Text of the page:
¶7 The evidence introduced, as stated above, consisted of circulars and other literature sent out by the companies to their stockholders and to prospective purchasers of stock, purporting to detail the financial condition of the companies and the wonderful opportunity afforded to investors to reap rich returns upon money invested in the stock of said companies. The evidence discloses that the president of the bank was a director in these companies, and had personally signed, as such officer and director of the companies, most, if not all, of these circulars and other literature, and that the same had been distributed broadcast throughout the country with his knowledge and consent. And the evidence further shows that the notes in question were purchased by the cashier of the bank with his knowledge and consent from the company thus distributing said circulars to its stockholders.
¶8 It is reasonably established by the evidence that the papers introduced were what they purported to be, and therefore no error was committed in submitting the same to the jury. The circulars distributed after the execution of the notes were competent as a part of the system or scheme devised by the companies to defraud their stockholders. In addition thereto the circulars were corroborative of the statements made to the defendant in error in person by the officers and agents of the company.
¶9 The plaintiff in error requested the court to give the following instruction:
"You are instructed that receiving a negotiable note as collateral security for an existing debt is receiving it for a valuable consideration, and under the law of the state the holder may enforce payment to the extent of his interest."
¶10 The statement of law in the instruction is corrected by the instruction as applicable to the facts in this case, but does not extend far enough to justify the court in giving the same here, for under the instruction offered, one who takes such a note as collateral security may enforce it regardless of his knowledge of the equities at the time he takes it. There was no error in refusing this instruction.
¶11 Instruction No. 4, requested, is as follows:
"The jury is instructed that when the holder of a negotiable instrument proves by competent testimony that he acquired the instrument bona fide for value, in the usual course of business, before due and under circumstances which do not operate as constructive notice of facts which impeach the original validity, the defendant must then prove that the plaintiff had actual notice of such facts; otherwise your verdict should be for the plaintiff."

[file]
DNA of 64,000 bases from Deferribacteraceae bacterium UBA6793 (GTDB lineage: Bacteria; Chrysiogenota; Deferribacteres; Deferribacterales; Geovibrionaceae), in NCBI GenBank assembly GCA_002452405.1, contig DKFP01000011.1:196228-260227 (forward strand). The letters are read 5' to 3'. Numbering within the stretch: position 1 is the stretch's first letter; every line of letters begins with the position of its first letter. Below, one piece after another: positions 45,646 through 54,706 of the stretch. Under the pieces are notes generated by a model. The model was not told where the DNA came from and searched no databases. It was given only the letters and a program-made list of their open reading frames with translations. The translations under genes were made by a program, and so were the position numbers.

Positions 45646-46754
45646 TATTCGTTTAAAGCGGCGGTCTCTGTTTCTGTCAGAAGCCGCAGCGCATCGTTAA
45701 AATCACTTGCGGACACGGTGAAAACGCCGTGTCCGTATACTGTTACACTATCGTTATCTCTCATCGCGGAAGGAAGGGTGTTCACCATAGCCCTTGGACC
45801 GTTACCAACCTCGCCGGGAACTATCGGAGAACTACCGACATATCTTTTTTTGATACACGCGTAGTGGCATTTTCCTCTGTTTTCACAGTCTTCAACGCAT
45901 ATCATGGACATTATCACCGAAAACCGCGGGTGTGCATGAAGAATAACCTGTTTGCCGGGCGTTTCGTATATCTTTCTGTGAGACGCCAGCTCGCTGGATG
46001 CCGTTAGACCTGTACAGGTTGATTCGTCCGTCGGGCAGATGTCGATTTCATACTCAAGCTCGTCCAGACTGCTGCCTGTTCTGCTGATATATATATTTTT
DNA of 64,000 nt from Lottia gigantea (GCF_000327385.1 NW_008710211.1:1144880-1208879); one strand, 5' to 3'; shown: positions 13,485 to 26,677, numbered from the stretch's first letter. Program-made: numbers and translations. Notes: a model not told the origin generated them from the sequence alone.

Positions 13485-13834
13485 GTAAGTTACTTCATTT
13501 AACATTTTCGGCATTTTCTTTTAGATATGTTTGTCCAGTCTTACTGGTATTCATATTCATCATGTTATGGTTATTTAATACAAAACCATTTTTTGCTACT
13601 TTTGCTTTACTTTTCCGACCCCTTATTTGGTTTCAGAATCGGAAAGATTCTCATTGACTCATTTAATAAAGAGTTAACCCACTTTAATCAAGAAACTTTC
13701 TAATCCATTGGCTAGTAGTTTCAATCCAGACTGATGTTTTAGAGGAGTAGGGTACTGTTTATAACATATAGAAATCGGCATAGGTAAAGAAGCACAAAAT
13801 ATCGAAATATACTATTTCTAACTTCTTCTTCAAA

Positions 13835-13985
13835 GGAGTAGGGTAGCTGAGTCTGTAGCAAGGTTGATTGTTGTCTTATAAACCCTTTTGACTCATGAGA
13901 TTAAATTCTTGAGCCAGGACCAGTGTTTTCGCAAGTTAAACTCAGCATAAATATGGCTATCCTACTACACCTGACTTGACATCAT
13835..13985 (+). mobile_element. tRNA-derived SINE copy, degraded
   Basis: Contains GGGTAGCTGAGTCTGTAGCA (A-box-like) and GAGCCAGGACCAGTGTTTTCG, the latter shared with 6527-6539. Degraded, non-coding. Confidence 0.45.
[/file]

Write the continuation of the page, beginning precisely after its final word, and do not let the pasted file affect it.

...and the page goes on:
¶12 This instruction is not the law in the jurisdiction. This court in a number of cases has said that where the defense to a note is that the same was obtained by the fraud of the payee, and when this fraud is established, the burden rests upon the plaintiff to show that it purchased the note in question without notice of the fraud, or, in other words, the title of the payee in the notes being defective, the burden to show want of notice, if fraud is established, is upon on the plaintiff, citing Voris v. Birdsall, 62 Okla. 286, 162 P. 951; Cox v. Kirkwood, 59 Okla. 183, 158 P. 930. But the trial court here placed the burden of proof upon the defendant to show that the bank took the notes with knowledge of the fraud practiced upon it, and the plaintiff in error was not prejudiced by the refusal of the court to give said instruction.
¶13 Instruction No. 5, requested by the plaintiff in error, was substantially given by the court.
¶14 Instruction No. 6, requested, is as follows:
"The jury is instructed that under the negotiable instrument statute in force in this state mere suspicion of defect of title, or knowledge of circumstances which would excite suspicion in the mind of a prudent man, or even gross negligence on the part of the taker of the instrument at the time of the transfer, will not defeat his title. And in this connection the jury is instructed that it is not the duty of a party about to purchase negotiable paper to make any inquiries not required by good faith, as to possible defenses of which he has no notice, either from the face of the paper, or facts communicated at the time."
¶15 This court in Lambert v. Smith, 53 Okla. 606, 157 P. 909, said:
"While the authorities uphold with much unanimity the rule that neither negligence nor knowledge of suspicious circumstances nor failure to make inquiries will in or of itself amount to bad faith in a holder of negotiable paper who purchases it for value before maturity, yet they are equally consistent in holding that the existence of such facts may be evidence of bad faith sufficient to take the question to the jury; and especially is this so where the burden of proof is upon the holder to establish the innocent character of his purchase. * * * Although suspicious circumstances are not notice as a matter of law, yet the jury may find them to be so as a matter of fact, and evidence going to show the existence of such grounds for suspicion is always admissible."
¶16 The requested instruction takes away from the jury the right to say whether any suspicious facts and circumstances, although the holder may be guilty of gross negligence, amounts to bad faith, and was therefore properly refused. The court, however, did tell the jury and plaintiff must have knowledge of the fraud in order to entitle the defendant to succeed.
¶17 Instructions Nos. 9 and 10 have no applition to the facts here.
¶18 Instruction No. 11 is fully covered by the instructions given.
¶19 Instruction No. 13, tendered, was objectionable for the reason that one cannot make a false statement and then be heard to say that the party to whom it was made should not have relied upon it, but should have investigated for himself. See Werline v. Aldred, 57 Okla. 391, 157 P. 305; Stevens v. Reilly, 56 Okla. 455, 156 P. 157.
¶20 There being no error in this record prejudicial to the rights of the plaintiff in error, the judgment of the lower court is affirmed.